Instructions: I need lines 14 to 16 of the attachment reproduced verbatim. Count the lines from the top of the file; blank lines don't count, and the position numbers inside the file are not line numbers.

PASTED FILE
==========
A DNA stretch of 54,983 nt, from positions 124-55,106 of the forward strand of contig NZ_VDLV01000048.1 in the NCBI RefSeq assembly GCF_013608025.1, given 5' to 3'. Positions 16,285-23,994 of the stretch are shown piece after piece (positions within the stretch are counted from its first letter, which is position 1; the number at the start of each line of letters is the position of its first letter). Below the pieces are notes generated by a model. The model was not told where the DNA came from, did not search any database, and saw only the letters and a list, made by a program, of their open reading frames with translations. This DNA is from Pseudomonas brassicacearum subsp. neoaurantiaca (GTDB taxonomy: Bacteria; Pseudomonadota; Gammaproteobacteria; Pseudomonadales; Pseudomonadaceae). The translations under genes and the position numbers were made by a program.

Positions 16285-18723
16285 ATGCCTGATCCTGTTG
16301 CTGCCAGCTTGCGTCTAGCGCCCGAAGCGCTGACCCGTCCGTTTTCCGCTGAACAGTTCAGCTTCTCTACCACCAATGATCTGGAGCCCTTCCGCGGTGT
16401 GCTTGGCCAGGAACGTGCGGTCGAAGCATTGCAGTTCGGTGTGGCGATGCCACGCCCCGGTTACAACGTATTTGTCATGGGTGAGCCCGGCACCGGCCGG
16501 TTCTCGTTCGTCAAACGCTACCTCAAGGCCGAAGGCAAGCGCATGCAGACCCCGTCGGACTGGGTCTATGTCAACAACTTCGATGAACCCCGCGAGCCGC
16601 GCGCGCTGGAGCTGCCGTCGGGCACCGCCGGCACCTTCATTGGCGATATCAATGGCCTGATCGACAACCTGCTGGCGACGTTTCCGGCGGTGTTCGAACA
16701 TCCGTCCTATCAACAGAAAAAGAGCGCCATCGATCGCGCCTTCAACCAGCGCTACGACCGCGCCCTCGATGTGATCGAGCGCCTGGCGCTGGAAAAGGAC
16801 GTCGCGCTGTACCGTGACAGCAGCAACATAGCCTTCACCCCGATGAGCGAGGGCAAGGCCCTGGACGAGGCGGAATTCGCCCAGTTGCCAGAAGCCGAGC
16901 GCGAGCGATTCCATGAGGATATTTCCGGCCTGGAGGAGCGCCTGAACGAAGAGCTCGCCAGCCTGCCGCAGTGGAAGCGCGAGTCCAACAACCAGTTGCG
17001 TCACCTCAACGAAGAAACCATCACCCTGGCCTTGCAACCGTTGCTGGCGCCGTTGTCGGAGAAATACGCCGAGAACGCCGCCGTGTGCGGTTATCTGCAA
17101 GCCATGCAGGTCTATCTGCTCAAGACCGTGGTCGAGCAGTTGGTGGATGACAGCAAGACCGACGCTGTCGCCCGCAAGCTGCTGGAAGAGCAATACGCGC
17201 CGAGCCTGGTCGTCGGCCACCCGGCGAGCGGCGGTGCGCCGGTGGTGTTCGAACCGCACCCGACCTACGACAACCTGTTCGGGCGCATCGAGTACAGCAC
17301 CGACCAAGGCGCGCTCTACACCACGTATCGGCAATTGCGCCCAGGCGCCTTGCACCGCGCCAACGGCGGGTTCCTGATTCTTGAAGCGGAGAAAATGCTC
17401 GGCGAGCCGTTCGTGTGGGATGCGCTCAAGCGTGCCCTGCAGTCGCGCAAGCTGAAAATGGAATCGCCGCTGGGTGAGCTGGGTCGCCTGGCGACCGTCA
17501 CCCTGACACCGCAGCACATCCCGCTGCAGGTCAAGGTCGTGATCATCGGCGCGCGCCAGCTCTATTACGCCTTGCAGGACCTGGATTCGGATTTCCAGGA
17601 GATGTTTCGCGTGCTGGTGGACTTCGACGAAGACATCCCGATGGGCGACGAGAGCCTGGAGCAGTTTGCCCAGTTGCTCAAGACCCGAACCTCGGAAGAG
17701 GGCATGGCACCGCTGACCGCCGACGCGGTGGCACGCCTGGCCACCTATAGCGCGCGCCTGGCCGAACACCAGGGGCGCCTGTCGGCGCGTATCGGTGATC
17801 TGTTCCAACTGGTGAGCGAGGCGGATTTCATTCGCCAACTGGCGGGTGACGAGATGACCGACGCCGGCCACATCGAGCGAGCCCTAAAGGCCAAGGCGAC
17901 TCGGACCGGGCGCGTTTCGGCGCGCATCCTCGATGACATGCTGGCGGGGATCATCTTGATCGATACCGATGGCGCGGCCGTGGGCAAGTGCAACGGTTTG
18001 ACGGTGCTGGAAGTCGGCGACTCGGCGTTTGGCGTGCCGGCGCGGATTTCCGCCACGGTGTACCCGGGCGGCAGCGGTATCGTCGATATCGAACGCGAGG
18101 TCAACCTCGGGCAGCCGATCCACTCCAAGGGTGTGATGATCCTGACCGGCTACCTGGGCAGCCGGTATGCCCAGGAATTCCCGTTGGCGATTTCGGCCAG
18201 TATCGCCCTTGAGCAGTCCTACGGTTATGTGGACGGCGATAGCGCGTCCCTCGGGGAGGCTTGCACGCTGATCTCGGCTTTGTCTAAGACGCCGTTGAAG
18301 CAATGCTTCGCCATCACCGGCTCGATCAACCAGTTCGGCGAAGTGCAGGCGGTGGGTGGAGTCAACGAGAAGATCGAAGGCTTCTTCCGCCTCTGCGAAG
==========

17301 CGACCAAGGCGCGCTCTACACCACGTATCGGCAATTGCGCCCAGGCGCCTTGCACCGCGCCAACGGCGGGTTCCTGATTCTTGAAGCGGAGAAAATGCTC
17401 GGCGAGCCGTTCGTGTGGGATGCGCTCAAGCGTGCCCTGCAGTCGCGCAAGCTGAAAATGGAATCGCCGCTGGGTGAGCTGGGTCGCCTGGCGACCGTCA
17501 CCCTGACACCGCAGCACATCCCGCTGCAGGTCAAGGTCGTGATCATCGGCGCGCGCCAGCTCTATTACGCCTTGCAGGACCTGGATTCGGATTTCCAGGA